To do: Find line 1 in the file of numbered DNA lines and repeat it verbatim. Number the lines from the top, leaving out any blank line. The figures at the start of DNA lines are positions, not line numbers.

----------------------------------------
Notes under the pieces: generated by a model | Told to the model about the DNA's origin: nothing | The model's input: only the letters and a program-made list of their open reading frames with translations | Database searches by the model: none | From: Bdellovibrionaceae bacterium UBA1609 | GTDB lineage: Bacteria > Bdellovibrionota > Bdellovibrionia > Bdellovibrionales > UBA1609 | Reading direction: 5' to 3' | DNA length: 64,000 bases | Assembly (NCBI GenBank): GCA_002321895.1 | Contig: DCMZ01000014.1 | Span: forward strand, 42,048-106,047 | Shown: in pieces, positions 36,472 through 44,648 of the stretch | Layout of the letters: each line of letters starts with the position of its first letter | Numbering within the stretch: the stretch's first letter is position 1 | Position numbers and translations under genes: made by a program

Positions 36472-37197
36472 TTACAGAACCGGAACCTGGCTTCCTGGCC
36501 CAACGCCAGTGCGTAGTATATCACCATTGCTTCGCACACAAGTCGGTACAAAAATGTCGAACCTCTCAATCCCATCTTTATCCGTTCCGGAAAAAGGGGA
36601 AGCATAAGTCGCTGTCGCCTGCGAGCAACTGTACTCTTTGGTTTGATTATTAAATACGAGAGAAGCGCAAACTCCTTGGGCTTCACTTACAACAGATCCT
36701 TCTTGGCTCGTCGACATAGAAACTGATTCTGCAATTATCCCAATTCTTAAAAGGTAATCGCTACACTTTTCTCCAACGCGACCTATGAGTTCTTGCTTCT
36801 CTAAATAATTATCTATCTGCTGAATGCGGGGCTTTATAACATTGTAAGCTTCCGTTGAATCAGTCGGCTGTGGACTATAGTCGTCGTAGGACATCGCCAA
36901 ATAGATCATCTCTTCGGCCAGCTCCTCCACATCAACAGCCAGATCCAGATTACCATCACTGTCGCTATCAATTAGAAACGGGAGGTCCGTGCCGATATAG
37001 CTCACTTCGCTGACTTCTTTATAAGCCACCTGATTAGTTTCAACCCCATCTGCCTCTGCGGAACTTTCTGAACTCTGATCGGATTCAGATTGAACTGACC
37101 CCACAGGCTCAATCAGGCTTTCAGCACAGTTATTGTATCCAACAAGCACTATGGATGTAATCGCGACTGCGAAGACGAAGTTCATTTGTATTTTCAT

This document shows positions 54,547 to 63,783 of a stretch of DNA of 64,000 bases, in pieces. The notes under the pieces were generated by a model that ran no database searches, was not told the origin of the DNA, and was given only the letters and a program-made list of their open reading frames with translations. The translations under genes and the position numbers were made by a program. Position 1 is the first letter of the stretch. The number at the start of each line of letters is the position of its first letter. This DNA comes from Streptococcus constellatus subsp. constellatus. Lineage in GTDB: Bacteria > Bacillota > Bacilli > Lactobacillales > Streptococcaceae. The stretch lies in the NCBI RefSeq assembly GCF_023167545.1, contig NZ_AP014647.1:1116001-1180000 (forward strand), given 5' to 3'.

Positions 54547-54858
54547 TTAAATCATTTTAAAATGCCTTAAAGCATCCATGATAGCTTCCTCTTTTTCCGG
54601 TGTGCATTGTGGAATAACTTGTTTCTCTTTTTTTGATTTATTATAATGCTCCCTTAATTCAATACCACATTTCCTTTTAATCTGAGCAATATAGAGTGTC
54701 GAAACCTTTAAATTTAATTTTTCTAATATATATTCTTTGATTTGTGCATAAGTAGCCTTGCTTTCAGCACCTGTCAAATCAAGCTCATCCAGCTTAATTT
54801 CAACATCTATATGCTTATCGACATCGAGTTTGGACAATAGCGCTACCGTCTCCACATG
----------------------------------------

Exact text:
Notes under the pieces: generated by a model | Told to the model about the DNA's origin: nothing | The model's input: only the letters and a program-made list of their open reading frames with translations | Database searches by the model: none | From: Bdellovibrionaceae bacterium UBA1609 | GTDB lineage: Bacteria > Bdellovibrionota > Bdellovibrionia > Bdellovibrionales > UBA1609 | Reading direction: 5' to 3' | DNA length: 64,000 bases | Assembly (NCBI GenBank): GCA_002321895.1 | Contig: DCMZ01000014.1 | Span: forward strand, 42,048-106,047 | Shown: in pieces, positions 36,472 through 44,648 of the stretch | Layout of the letters: each line of letters starts with the position of its first letter | Numbering within the stretch: the stretch's first letter is position 1 | Position numbers and translations under genes: made by a program